Russia's military budget is somehow still growing

Neither sanctions nor the falling price of oil or a plunging ruble can stop the Russian war machine.

Russia is expected to increase research and development funding in 2015 by 20%, Tass reports citing the Russian Defence Ministry.

“We annually spend on R&D some 15-16% of the state defence order’s volume,” Deputy Defence Minister Yury Borisov said at a military inventors conference on March 12.

Borisov went on to estimate that Russia was likely to spend $US4.4 to $US4.7 billion on research and development. But the 15% is just the minimal share for R&D in the Russian defence budget, and can be increased for particularly important or game-changing projects.

“There is no upper limit. If the product is successful and finds its use not only in the Armed Forces of the Russian Federation, but also on the external armaments market, or if the invention or innovations find their application on the civil market, the effect could be a few times as high as expenditures,” Borisov told the conference.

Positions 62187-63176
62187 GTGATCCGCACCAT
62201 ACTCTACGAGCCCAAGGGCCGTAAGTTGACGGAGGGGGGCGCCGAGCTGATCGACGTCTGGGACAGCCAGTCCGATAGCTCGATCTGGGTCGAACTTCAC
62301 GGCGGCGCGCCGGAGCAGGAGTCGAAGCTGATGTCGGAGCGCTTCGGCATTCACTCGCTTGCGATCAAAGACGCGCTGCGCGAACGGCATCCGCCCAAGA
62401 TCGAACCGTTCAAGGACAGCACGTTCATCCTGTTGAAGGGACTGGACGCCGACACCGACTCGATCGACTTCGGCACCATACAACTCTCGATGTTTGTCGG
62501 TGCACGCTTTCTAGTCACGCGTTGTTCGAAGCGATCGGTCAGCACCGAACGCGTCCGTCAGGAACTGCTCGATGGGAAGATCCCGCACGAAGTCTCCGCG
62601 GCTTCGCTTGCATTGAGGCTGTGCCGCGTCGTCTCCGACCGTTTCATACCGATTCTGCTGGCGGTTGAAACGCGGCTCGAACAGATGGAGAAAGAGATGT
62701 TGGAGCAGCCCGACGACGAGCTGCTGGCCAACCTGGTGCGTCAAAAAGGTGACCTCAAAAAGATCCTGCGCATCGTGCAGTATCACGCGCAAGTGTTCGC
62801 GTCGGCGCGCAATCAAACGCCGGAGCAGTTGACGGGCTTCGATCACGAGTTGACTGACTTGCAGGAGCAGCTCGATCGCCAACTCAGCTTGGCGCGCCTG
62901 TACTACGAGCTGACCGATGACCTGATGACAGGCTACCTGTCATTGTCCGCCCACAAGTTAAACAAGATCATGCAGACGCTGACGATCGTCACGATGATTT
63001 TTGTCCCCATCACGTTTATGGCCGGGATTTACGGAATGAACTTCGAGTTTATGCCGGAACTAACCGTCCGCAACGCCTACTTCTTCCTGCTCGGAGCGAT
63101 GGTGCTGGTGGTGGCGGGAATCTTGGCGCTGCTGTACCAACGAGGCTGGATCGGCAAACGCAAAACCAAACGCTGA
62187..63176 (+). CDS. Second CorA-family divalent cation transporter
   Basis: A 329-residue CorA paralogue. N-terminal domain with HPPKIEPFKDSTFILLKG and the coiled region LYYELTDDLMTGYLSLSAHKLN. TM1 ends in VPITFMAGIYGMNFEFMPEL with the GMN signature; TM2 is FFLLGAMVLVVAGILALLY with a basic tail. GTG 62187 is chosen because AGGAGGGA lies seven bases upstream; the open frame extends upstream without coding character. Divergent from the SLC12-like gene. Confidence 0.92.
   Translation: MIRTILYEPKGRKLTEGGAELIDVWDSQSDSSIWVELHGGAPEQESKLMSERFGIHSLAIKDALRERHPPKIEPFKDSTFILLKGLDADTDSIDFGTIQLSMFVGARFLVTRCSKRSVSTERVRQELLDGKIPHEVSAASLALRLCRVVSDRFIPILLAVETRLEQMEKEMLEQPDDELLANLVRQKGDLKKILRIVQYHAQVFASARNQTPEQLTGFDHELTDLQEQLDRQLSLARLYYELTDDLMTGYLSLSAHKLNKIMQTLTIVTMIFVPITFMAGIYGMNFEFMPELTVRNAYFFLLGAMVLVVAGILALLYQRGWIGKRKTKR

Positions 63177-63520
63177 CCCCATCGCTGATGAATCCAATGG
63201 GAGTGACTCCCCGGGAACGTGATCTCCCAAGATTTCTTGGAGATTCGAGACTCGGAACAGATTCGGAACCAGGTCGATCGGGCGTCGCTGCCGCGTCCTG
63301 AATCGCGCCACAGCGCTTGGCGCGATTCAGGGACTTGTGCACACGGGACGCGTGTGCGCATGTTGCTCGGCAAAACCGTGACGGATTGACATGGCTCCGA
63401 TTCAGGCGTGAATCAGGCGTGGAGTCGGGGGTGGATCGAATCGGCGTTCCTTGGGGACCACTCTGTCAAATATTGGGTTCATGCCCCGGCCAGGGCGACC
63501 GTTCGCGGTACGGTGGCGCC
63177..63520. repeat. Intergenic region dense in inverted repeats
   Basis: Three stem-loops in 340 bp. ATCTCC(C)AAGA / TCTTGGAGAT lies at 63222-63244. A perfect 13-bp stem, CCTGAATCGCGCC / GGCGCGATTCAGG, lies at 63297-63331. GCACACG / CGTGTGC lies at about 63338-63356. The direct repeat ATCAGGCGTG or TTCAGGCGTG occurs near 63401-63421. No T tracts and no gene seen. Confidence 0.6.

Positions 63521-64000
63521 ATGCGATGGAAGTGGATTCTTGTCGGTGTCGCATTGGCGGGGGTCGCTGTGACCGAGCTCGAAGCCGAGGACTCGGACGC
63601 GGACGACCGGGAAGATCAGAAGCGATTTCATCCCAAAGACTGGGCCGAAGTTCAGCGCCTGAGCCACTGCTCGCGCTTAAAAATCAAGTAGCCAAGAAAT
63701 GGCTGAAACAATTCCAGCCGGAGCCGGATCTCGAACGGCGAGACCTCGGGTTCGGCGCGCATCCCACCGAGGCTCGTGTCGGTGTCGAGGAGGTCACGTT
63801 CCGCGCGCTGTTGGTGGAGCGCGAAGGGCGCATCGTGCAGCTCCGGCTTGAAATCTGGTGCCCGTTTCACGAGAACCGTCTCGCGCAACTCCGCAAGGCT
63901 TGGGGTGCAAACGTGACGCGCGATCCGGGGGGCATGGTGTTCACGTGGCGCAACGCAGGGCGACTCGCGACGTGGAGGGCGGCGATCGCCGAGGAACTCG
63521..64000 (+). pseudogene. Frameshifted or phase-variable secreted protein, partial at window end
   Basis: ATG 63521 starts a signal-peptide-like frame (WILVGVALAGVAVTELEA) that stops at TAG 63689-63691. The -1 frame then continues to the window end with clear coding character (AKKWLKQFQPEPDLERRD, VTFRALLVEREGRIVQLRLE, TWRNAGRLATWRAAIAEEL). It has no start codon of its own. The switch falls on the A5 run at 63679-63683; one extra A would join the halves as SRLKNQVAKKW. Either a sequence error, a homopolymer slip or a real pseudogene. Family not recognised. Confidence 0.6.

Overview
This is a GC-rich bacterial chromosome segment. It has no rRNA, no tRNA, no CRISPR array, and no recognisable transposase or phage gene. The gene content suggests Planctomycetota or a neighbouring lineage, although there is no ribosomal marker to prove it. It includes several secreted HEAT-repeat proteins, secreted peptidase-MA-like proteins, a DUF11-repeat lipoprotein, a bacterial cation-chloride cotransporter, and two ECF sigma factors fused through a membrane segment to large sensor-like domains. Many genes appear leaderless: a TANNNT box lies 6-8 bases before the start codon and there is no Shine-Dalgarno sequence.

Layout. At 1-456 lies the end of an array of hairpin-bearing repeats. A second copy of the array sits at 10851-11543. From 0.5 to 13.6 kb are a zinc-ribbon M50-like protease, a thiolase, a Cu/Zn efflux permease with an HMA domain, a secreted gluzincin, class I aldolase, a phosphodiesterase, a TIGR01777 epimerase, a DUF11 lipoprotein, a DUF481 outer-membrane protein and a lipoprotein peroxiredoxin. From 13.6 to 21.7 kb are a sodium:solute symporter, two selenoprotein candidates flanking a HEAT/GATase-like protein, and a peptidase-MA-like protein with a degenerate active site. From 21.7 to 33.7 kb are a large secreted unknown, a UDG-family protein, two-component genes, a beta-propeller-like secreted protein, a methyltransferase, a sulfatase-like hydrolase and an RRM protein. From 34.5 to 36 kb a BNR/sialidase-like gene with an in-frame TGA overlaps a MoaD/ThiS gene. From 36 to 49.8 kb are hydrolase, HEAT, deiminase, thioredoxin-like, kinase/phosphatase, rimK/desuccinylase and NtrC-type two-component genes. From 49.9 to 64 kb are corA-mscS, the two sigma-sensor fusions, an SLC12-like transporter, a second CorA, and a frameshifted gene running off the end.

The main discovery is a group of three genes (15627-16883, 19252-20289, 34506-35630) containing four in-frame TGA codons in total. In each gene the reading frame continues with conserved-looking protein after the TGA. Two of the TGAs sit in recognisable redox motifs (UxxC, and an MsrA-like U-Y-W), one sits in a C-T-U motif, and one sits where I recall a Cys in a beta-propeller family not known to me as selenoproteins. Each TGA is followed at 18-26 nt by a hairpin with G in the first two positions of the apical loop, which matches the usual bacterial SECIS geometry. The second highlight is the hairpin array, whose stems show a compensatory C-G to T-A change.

Still, Russia’s R&D remains a fraction of the overall defence order budget, which stands at approximately $US29.5 billion (1.8 trillion rubles) in 2015. This budget is 20% higher than in 2014, when it stood at 1.7 trillion rubles.

The increase in Russia’s defence order budget reflects how the Kremlin has turned military modernization into a top national priority. Moscow is developing its own fifth-generation fighter, the T-50 PAKFA, as well as a set of variant models intended for export to India, Iran, and South Korea.

Moscow also plans to upgrade its existing navy and submarine fleet. Several older ballistic missile and attack submarines will be replaced by more recent models within the next decade. Russia also has plans to produce a new aircraft carrier as well as a host of new frigates, destroyers, and cruisers.

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